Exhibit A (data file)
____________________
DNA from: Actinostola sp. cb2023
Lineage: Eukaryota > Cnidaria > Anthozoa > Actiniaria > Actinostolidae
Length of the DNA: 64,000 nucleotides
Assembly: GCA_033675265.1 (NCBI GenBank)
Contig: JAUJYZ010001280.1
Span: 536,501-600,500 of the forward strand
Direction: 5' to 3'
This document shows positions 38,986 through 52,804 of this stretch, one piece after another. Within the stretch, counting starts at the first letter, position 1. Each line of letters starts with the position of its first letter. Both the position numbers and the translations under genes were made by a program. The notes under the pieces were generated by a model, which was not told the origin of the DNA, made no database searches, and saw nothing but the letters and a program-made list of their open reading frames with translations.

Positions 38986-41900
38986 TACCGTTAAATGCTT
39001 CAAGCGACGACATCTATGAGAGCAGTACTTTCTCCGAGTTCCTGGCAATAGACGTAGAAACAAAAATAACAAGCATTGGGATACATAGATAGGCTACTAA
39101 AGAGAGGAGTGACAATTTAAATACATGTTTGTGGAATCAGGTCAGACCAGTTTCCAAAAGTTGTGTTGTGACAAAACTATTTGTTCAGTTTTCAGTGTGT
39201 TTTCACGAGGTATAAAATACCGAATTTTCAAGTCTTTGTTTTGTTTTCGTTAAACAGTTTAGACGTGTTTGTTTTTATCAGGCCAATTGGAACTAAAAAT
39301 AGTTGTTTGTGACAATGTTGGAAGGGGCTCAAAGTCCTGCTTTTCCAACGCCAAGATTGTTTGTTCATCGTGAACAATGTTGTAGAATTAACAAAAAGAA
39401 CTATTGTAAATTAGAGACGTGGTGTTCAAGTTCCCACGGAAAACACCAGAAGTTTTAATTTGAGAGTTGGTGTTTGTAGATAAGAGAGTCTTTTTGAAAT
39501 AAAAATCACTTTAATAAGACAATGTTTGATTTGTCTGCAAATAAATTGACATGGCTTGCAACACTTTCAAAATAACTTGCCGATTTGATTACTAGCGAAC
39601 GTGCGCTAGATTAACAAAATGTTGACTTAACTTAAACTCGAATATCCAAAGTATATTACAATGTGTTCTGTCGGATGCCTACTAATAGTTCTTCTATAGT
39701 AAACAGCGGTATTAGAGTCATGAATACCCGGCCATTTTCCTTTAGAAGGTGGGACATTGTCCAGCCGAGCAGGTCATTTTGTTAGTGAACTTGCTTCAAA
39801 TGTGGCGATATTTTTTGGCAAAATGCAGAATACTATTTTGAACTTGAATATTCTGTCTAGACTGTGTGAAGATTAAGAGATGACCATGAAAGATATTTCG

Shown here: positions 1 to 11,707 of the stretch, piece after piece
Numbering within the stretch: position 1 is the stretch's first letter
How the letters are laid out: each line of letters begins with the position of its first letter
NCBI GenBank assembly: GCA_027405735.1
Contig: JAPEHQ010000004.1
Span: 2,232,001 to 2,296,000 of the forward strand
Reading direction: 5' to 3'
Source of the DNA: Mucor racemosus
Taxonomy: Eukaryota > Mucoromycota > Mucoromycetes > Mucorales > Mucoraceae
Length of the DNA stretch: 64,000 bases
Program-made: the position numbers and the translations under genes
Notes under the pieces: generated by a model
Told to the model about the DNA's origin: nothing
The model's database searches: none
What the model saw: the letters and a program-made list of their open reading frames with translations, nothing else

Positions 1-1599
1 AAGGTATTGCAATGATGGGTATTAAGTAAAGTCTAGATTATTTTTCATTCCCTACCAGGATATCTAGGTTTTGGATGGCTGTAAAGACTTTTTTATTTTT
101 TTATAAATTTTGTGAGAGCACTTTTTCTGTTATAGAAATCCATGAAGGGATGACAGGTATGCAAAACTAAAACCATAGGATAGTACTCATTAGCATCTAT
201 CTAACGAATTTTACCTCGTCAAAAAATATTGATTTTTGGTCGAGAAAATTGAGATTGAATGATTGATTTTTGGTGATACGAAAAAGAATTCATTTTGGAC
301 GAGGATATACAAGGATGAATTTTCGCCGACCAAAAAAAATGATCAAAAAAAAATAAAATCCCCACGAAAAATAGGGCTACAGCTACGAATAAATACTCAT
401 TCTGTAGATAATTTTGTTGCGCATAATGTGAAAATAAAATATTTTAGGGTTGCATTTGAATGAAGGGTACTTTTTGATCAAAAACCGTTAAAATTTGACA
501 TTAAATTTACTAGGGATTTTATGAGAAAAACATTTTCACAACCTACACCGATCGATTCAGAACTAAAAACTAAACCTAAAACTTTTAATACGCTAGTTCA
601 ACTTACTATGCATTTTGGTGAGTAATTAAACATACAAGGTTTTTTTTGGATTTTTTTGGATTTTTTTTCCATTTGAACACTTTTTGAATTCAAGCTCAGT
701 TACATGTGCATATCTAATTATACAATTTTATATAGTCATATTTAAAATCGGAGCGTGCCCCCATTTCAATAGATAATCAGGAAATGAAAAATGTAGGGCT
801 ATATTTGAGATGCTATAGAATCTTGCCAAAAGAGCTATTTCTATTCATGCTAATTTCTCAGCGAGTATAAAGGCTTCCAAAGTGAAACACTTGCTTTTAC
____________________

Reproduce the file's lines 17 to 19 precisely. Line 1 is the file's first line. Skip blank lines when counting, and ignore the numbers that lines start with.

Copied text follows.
39601 GTGCGCTAGATTAACAAAATGTTGACTTAACTTAAACTCGAATATCCAAAGTATATTACAATGTGTTCTGTCGGATGCCTACTAATAGTTCTTCTATAGT
39701 AAACAGCGGTATTAGAGTCATGAATACCCGGCCATTTTCCTTTAGAAGGTGGGACATTGTCCAGCCGAGCAGGTCATTTTGTTAGTGAACTTGCTTCAAA
39801 TGTGGCGATATTTTTTGGCAAAATGCAGAATACTATTTTGAACTTGAATATTCTGTCTAGACTGTGTGAAGATTAAGAGATGACCATGAAAGATATTTCG